Edburton – St Andrew

An aisleless C13 church with a C14 tower.  The north chapel is earlier C14 and there is an early C13 lead font.

Edburton was the westernmost parish in the Archbishop of Canterbury’s Deanery of Malling, to which it appears to have been attached in 1150 (1 p28) and is also the easternmost parish of the former Western Division in the Rape of Bramber. This ceased to have any practical application in 1974 after boundary changes left the parish well inside the county of West Sussex.   Until then, the main settlement in the parish, which is at Fulking, had been in East Sussex by virtue of being in the Rape of Lewes.  It is unusual to find a parish divided by a mediaeval administrative boundary and it seems likely that the arrangement was early in date.

The church stands on a knoll under the Downs with only a few houses nearby.and although in the greensand belt, the material used is flint.  Nothing identifiably earlier than the C13 remains and the featureless jambs of a blocked north doorway that is as wide as the C13 south one is unlikely to be earlier.  The only indication that the church might be older in origin  is the absence of aisles; by the C13 most churches of this size had them, which might suggest the groundplan dated from the C11.  Turning to the C13 work, it seems that, unusually, rebuilding began with the nave, for it has the earliest features, though both the scoinsons in the heads of the rere-arches of the plain lancets and the large south porch with a Horsham slab roof and a double-chamfered arch, like the doorway inside, support a dating significantly after 1200.

The chancel lancets are larger, with a small lowside each side, both nearer to the ground than usual, and a moulded north doorway.  The lowside to the north is not in its original condition, for a mass dial on its jamb (see below) is upside-down and out of reach of the sun.  The presumption that the chancel is later than the nave is strengthened by the chancel arch.  Its semi-hexagonal responds, continued above the abaci, and the two chamfered orders of the head merging into them are seldom found before the late C13; the arch from the nave into the north chapel is similar.  William de Northo is known to have founded a chantry to St Katherine here in 1320-21 (3 p53), but both arches may be a little earlier.  As built, the chapel had east and west gables and was parallel with the nave (ibid), but it was later rebuilt with a north gable, placing it at right-angles to the nave – the date of this work is uncertain.  Its plain west lancet was clearly taken from the eastern part of the nave.  Typically early C14 are the broad cusped east lancet and the north window of cusped Y-tracery.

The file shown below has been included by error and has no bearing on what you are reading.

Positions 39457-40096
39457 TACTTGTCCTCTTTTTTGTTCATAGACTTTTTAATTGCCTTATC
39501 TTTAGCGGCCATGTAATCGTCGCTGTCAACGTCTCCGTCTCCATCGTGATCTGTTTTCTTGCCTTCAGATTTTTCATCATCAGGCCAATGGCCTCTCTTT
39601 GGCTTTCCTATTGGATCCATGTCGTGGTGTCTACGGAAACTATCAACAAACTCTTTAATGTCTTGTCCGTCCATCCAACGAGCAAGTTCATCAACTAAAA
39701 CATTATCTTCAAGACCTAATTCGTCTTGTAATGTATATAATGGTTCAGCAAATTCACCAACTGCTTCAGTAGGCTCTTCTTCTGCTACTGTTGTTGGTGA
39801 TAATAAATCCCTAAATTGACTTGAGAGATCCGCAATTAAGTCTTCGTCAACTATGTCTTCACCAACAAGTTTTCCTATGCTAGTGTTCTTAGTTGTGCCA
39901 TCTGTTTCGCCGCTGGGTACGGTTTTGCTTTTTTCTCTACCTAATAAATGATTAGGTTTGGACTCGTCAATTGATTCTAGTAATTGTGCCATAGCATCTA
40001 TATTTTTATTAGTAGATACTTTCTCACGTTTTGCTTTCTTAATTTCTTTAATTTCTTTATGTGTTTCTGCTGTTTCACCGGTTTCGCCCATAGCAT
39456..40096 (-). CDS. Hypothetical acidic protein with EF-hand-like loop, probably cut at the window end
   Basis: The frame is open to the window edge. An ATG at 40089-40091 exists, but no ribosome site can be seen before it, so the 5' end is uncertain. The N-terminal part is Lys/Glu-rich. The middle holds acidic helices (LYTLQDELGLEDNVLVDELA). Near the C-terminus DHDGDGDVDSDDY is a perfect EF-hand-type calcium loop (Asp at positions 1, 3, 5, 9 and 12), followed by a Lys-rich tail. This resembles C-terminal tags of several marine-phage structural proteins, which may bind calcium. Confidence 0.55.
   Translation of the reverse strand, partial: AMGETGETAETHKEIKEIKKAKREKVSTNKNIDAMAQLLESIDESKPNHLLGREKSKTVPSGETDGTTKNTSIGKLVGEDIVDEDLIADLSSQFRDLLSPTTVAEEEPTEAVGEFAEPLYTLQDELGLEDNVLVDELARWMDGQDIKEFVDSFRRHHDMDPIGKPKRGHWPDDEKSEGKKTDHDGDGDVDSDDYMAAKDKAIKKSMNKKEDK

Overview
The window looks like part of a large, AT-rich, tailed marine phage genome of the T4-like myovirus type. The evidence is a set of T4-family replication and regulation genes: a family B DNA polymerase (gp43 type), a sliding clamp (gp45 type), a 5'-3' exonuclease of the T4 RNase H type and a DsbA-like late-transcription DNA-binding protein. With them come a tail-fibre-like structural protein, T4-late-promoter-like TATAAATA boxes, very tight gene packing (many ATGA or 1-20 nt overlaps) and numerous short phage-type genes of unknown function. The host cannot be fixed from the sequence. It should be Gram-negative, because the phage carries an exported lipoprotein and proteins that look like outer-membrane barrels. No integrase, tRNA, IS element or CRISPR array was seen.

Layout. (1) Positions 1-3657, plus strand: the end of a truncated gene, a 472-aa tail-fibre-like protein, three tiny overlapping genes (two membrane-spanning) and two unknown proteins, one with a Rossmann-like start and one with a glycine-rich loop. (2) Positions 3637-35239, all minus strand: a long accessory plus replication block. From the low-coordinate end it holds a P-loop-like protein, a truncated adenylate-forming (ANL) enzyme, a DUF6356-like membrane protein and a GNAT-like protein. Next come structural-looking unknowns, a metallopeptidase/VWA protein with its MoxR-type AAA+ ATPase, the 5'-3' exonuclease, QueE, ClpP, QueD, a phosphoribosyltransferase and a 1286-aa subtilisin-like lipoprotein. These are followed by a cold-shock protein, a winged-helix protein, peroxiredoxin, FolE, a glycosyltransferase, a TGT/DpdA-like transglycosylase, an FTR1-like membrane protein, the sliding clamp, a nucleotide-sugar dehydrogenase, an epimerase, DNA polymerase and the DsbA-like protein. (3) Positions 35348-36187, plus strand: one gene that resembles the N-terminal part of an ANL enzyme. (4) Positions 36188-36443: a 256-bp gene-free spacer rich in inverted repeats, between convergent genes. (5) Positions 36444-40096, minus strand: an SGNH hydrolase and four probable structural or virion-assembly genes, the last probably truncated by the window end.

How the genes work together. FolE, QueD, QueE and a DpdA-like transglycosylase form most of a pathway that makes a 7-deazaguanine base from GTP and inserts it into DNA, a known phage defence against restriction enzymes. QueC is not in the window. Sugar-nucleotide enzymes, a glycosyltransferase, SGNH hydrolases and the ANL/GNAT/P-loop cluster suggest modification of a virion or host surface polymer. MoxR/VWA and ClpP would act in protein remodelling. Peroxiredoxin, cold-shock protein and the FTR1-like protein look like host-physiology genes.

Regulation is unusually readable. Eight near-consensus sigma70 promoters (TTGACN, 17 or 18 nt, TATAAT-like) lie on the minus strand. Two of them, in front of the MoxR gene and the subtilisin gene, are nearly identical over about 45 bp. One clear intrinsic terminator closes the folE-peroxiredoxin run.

Corbels at the west end of the nave on either side would have supported a belfry, incorporated in the roof, before the plain tower was added.  This has diagonal buttresses, tiny pointed bell-openings, a low pyramid spire behind a parapet and an arch with semi-octagonal responds and a double-chamfered head.  Though the whole might look early C14, the west window, the most ambitious feature, resembles tracery at Poynings, which can be dated to c1375.  At Edburton the window has only two lights, but the combination of panelling and ogees is distinctive.